Install RDO OpenStack Havana-2 on Fedora 19 and avoid the pitfalls

Posted on Monday, 19 August 2013 at 16:39 UTC
— Filed in Fedora

If you'd like to try out OpenStack Havana on Fedora 19, there's a few pitfalls that need to be avoided. Let me be your navigator and show you a way around them. But first, let me warn you of a few things:

  • Below, I might sometimes expect you are familiar with Linux, Fedora and OpenStack.
  • Havana is not yet finished, stable or even released. Havana-2 is only just a milestone and development will continue for two whole months so expect things to be broken. Please do report bugs upstream.
  • RDO and the Packstack tool are not supported products, except for a community forum and mailing list. Red Hat offers a commercial offering called RHOS if you need professional support.

Fedora 19 Host Preparation

  1. Install Fedora 19 on your host. Yes, it can be done in a VM (with or without nested virtualization) if you wish so. Without nested virtualization, guests will obviously run very slow when run within a VM, though.
    Personally, I do Minimal Installs but you're probably also fine if you go with an Infrastructure Server installation with the Virtualization Add-On. The setup routine will install the missing parts either way. Obviously if you want to save some space, starting with a Minimal Install will help to keep the total installation size smaller.
  2. Make sure the latest updates are installed. yum -y update
  3. Some parts might run into some trouble eventually, if your hostname is set to localhost. So if that's the case for you, change it to something different. You should be good by giving your loopback address another hostname but you can also add the name to your routable IP. sed 's/localhost/openstack/' -i /etc/hostname sed 's/^127.0.0.1.*$/& openstack openstack.localdomain/' -i /etc/hosts
  4. Fedora 19 does have some SELinux issues around Havana-2, most particularly with Swift. Since you're only doing this for testing purposes you shall exceptionally be allowed to set SELinux into permissive mode. Never do this in production, you're seriously tampering with your system's security.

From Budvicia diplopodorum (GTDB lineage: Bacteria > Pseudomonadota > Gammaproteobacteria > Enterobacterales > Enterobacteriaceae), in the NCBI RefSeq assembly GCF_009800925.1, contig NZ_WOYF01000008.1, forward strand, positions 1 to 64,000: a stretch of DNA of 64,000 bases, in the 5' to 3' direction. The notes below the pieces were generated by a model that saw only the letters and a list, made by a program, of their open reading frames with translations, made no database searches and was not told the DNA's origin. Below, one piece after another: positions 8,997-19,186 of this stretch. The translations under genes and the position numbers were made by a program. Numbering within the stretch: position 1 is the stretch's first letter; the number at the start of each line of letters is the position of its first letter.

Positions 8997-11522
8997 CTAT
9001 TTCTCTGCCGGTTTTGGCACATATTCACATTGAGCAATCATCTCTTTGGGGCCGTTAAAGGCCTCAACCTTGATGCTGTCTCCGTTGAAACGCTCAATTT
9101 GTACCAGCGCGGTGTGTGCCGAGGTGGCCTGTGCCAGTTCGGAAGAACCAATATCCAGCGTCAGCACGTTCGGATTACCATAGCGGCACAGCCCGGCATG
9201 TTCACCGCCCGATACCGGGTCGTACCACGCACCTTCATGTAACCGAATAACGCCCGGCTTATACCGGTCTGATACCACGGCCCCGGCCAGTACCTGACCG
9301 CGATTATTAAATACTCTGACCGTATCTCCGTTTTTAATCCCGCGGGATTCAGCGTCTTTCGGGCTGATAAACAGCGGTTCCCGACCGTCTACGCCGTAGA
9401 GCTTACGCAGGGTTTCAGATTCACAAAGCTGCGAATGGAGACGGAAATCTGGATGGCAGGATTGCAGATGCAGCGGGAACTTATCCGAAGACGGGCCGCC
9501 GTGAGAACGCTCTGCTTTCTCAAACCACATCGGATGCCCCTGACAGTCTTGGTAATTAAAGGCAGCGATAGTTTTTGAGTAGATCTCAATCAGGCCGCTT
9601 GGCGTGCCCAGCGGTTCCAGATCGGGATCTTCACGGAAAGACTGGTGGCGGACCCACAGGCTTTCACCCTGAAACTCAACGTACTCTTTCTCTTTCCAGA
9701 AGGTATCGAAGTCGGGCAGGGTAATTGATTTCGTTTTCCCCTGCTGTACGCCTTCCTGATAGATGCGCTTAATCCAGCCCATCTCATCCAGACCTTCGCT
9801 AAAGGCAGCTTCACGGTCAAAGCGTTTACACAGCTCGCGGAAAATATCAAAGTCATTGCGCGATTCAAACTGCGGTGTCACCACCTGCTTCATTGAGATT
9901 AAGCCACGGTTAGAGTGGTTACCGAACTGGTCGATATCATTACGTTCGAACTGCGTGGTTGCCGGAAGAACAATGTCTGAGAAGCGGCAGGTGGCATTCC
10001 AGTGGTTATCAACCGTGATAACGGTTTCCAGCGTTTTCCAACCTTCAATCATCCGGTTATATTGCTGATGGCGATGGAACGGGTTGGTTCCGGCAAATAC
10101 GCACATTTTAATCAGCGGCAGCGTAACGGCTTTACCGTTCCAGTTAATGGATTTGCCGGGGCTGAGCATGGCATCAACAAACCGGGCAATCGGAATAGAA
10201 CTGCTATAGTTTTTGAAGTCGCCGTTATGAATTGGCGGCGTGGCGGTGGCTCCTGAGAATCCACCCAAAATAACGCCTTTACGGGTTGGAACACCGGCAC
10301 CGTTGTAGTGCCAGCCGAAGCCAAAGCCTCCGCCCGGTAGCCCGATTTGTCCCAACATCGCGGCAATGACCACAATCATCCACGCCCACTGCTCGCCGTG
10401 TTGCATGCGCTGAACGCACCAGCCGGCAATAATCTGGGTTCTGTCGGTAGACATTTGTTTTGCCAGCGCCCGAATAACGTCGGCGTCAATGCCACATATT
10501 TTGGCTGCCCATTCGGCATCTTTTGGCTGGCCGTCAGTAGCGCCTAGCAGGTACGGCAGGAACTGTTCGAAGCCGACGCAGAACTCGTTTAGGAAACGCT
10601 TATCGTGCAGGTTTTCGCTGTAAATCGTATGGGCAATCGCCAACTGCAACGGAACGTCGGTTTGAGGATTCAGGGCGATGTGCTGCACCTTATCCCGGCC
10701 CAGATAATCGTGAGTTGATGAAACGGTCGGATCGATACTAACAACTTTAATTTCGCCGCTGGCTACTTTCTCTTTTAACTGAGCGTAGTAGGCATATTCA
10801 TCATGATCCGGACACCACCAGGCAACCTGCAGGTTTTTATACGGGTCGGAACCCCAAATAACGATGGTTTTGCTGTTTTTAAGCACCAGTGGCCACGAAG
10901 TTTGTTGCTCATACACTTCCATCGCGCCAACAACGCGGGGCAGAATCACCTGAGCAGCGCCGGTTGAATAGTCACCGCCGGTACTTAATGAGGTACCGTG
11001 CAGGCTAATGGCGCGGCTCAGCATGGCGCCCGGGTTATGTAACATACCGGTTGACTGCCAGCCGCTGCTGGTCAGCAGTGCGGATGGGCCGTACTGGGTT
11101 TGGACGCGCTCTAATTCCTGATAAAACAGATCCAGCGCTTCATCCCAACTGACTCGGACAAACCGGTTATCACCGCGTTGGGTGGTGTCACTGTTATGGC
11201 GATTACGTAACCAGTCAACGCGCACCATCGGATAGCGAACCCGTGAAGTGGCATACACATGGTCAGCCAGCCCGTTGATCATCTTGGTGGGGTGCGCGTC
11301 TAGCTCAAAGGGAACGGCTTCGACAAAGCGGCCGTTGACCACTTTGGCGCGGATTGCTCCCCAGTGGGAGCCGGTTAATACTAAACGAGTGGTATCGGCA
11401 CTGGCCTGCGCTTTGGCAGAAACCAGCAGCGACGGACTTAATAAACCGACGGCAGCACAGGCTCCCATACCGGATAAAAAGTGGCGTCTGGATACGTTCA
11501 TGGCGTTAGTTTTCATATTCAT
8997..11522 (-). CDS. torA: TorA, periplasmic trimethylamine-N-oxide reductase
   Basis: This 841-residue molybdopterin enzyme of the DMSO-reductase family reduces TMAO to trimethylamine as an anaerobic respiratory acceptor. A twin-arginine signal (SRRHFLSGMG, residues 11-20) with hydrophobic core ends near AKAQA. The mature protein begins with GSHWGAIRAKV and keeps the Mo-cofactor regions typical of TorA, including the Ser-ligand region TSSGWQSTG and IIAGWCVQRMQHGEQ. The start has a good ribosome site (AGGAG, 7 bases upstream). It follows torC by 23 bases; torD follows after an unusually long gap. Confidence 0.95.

Bugs: rhbz#995779 and rhbz#995780 sed 's/^\(SELINUX=\).*$/\1permissive/' -i /etc/selinux/config
  5. The new firewall daemon is not (yet?) compatible with OpenStack so we better switch back to plain old iptables.
    Bugs: rhbz#981652 causing rhbz#981583 yum -y install iptables-services systemctl disable firewalld systemctl enable iptables
  6. To make all of the above changes effective (including a possible kernel upgrade), go ahead and
    reboot

Install OpenStack Havana-2 from RDO

  1. Activate the RDO Havana-2 yum repository. yum -y install http://repos.fedorapeople.org/repos/openstack/openstack-havana/fedora-19/rdo-release-havana-2.noarch.rpm
  2. Install Packstack, a simple tool to install OpenStack on Fedora or RHEL and derivatives. Using Python scripting and some Puppet-foo, it can turn answers, command-line switches or an answer file into a fully installed and configured OpenStack setup to make your life easier. yum -y install openstack-packstack
  3. Unfortunately, one dependency will be missing from the installation, so we better install it up front.
    Bug: rhbz#995751 yum -y install fprintd-pam
  4. That's what you're here for. Now, we'll install a very simple OpenStack setup and it could hardly be any easier. You will be asked for your root password once, so Packstack can connect to the host over SSH and deploy a SSH key for future use. Packstack connects several times to all hosts it sets up in order to install and configure everything. In our case that's just a connection to localhost and SSH would not be required, but there's no separate routine for that use case. This will take a while as it will download and install a number of packages. Important: don't ever reboot after this step before you've performed the next one as well (I mention all the necessary reboots anyway).
    packstack --allinone --os-neutron-install=n Note, if your installation should fail and you want to try again, there should be an answer file in either the folder you executed the above command in or in /root. Now, in this case, you must issue the following command instead of the one above or things might go very wrong (since passwords for services, databases, etc. are randomly generated at each run but saved in the answer file). packstack --anwer-file packstack-answers-<date-time>.txt
  5. Due to a recent regression in LVM in Fedora 19, physical volumes on a loopback device won't be available after a reboot anymore. Packstack set up such a file for Cinder so we better change the boot script to first look for physical volumes using the cache before activating logical volumes.
    Bug: rhbz#997897 sed 's/vgchange/pvscan --cache \&\& &/' -i /etc/rc.d/rc.local
  6. Last but not least, Django, which is used by the Horizon web dashboard, introduced a security feature which is not set up properly yet so we've got to do that manually. We'll allow all hosts in this example but you could just insert your local hostname instead of the * in the command below.
    Bug: rhbz#988316 sed 's/^TEMPLATE_DEBUG.*$/&\n\nALLOWED_HOSTS = [\"*\"]/' -i /etc/openstack-dashboard/local_settings
  7. Restart Apache for the last config change to take effect. systemctl restart httpd

That's it. If all went well (and it should, I tested it a couple of times and so did others) you now have a running OpenStack installation. Simply point your web browser at your installation and you should find a login page. The login details can be found in /root/keystonerc_admin (os_username and os_password). Sourcing that very file, you'll also be able to use the API tools.

Should you require community support or dive in deeper, RDO lives at http://openstack.redhat.com/